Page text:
Question About Simultaneity Bias/Causality in Panel Regression for Master's Thesis

#1
Hi everyone, I have a question for you.

I am currently doing my Master's thesis in Public Policy, focusing on quantitative methods. What I currently want to research for my thesis is the role of social insurance programs on human capital development. How I want to operationalize that is by looking at how in the United States the Children's Health Insurance Program (CHIP) has affected educational outcomes like test scores on a state level. I wanted to analyze panel data on a county level for one state, but someone I was just talking to said they felt that might not be appropriate for some statistical limitations.

He told me that there would be problems of endogeneity because of simultaneous causality. I'm aware that health status and education can influence each other at the same time, but I felt with the specific variables/indicators that I had chosen: enrollment rates in CHIP on a county level and county average test scores, that for a given year, the average test score wouldn't necessarily direct cause any changes in enrollment rates. It might have an indirect association, but with control variables I had felt I could control for any of those that might approximate an indirect reverse causality.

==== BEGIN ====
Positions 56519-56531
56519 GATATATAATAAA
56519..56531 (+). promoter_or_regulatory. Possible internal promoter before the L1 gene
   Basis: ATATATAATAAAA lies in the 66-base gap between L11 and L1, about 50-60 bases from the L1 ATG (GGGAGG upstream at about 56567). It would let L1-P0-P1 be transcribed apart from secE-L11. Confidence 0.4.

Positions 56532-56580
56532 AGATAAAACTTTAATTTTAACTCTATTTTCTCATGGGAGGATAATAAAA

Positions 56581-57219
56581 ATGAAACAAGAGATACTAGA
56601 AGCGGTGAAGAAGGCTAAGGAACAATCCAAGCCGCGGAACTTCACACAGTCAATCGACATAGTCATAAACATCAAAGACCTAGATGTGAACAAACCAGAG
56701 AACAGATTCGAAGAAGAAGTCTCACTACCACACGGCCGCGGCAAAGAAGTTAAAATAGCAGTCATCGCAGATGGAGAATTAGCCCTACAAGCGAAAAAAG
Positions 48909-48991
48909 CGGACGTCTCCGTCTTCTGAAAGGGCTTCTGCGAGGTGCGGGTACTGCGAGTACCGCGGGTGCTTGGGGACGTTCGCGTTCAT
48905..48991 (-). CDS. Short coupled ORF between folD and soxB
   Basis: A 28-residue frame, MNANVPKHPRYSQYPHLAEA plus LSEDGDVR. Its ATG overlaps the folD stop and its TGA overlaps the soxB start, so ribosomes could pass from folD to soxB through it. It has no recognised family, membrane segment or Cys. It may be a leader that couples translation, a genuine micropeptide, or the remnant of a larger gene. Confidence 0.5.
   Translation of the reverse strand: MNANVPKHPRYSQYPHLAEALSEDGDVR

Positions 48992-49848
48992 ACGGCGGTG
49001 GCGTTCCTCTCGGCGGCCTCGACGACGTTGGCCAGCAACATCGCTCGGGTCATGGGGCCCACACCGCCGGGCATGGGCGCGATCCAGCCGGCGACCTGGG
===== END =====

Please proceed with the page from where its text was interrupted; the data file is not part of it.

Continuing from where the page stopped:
This advisor recommended trying to implement the research on an individual level, but the problem with that is I don't know if such data is available. I've been looking but with little success in finding anything relevant.

So basically my question is do you agree with the advisor and this is not a good design because of reverse causality or is it acceptable? And if it is the former, are there any ways I can limit or control for reverse causality short of instrumental variables? I had looked into used lagged dependent or independent variables, but I'm not an expert, and from a brief review of literature it seems like that doesn't really address simultaneity bias well.

Any help on the topic is very much appreciated.

Thanks!